Lots of interesting questions and comments in on the FAQ line, and I'll try and grab an hour later in the week to answer some of them here and some of them over in FAQs.
Recent reading (mostly on planes): finished a Harry Stephen Keeler sequence of books which I barely realised was a sequence -- I thought initially it was an accident or something -- and then began to delight in the way he'd taken a chunk of something and reworked it and finally made it four novels which contradict each other, but which, at the end, one learns are all part of the same story, all about a red box and the skull of a kidnap victim named Wah Lee. The final volume, THE CASE OF THE LAVENDER GRIPSACK, a courtroom drama, ingeniously manages to demonstrate that everything one has learned in previous volumes was wrong. Even so, I was disappointed to see that, having set it up, he wasn't able to get in the chewing gum that was going to be slipped to the prisoner before he gave his evidence (his attorney, a plucky redhead who needed to win this case in order not to have her evil uncle steal her inheritance, convinced of his innocence in THE MAN WITH THE WOODEN SPECTACLES, was going to slip him a chewing gum doctored with a drug that forces you to tell the truth, while the wily DA, for reasons never adequately explained, decided to replace it with chewing gum that forces you to lie inventively after you've chewed it). Unfortunately the chewing gum is forgotten about in the middle of the concluding book. (The first two books are THE MAN WITH THE MAGIC EARDRUMS and THE MAN WITH THE CRIMSON BOX.)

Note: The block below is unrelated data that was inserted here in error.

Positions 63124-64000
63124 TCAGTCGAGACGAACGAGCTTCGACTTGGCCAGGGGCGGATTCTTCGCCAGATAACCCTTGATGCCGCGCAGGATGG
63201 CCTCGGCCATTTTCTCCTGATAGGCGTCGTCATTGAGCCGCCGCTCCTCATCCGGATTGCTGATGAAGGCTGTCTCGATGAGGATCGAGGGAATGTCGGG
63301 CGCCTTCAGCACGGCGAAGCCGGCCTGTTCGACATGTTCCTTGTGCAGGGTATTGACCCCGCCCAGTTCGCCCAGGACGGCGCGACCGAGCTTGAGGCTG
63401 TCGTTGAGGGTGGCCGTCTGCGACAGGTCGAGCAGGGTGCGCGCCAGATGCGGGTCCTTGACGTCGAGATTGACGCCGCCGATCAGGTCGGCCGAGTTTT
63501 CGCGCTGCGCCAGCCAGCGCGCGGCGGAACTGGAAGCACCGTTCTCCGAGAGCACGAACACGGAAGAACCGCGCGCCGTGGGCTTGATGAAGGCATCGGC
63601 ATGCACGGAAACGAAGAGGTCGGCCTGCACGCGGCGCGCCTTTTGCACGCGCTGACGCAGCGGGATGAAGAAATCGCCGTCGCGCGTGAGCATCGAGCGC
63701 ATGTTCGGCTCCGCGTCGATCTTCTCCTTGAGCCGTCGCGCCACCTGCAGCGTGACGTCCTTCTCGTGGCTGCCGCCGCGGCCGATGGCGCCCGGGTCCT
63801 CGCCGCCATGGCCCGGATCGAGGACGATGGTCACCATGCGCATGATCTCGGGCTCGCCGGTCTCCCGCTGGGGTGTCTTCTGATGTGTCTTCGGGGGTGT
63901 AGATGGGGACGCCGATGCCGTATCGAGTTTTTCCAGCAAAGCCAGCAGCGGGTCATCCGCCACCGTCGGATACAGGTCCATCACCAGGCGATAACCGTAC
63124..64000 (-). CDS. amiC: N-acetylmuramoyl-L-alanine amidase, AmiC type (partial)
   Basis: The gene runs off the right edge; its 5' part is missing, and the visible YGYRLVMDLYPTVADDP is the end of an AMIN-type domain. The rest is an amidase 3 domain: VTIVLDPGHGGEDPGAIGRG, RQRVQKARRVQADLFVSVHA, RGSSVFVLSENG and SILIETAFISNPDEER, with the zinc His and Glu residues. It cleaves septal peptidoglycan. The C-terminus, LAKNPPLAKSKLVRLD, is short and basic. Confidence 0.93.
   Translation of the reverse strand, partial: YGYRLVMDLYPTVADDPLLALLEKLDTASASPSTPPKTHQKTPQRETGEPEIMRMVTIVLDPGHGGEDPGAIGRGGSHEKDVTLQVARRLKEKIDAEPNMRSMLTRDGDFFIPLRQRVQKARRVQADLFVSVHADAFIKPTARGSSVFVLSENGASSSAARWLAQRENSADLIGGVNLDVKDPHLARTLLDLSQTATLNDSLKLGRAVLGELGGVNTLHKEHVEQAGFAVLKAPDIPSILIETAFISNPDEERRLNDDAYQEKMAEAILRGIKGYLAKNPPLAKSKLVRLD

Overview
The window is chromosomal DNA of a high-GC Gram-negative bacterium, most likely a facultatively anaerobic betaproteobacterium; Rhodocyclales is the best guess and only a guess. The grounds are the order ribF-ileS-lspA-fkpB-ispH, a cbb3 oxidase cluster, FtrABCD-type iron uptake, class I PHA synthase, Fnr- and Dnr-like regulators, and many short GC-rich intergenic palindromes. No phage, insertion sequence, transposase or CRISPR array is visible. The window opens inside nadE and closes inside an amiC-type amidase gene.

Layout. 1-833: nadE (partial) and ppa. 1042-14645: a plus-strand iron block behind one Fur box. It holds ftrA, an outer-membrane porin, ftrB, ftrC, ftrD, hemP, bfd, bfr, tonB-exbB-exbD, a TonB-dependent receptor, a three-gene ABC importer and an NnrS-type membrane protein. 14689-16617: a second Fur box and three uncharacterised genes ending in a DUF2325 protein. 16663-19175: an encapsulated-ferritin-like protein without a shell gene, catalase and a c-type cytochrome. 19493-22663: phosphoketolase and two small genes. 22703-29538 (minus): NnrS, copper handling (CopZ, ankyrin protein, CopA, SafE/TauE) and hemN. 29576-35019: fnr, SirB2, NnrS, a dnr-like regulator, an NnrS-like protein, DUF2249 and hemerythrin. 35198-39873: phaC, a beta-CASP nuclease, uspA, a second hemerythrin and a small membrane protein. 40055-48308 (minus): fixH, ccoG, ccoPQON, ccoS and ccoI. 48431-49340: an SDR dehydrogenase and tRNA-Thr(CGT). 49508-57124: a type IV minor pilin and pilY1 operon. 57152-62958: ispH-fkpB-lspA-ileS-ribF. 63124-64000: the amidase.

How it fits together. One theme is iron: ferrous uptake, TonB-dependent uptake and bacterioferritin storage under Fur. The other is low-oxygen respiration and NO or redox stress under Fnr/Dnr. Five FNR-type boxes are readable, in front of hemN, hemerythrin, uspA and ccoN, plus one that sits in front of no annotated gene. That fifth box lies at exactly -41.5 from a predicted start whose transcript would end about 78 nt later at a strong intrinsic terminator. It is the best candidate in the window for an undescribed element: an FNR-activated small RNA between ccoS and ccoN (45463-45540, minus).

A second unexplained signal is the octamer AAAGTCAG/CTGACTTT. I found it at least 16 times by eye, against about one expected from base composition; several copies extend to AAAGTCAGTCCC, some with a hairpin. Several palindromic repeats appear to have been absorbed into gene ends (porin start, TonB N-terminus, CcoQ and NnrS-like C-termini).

(If you feel like giving Keeler a try, via the Ramble House reprints, over at http://www.ramblehouse.bigstep.com/, I recommend THE RIDDLE OF THE TRAVELLING SKULL -- although when they bring THE SKULL OF THE WALTZING CLOWN back into print I'll probably recommend that instead.)
Then read Alan Bennett's complete Talking Heads dramas (as fascinating written down as they are performed, in different ways) and the new Dad's Army book (strangely disappointing and empty, as most books on British comedy tend to be).
Finished reading Norman Hunter's Incredible Adventures of Professor Branestawm (the first book, with the best stories and the Heath Robinson illustrations) as a bedtime book to Maddy, and am now reading her a few of Richmal Crompton's William stories while trying to decide what the next novel is going to be. (Either The Ogre Downstairs by Diana Wynne Jones or The Hobbit, at a guess -- I've not read The Hobbit aloud since I read it to Mike, when he was about her age, ten years ago.)
It ought to be somewhere in the minus 10s around now. Instead it's in the 40s, and yesterday the ice on the lake by the cabin I write at was making deep bass thrum thrum noises, like jazz whale calls, to indicate that it's melting. Not that I'm grumbling. (My assistant, who has been waiting for ten months for the start of the cross-country skiing season, is the one doing that.)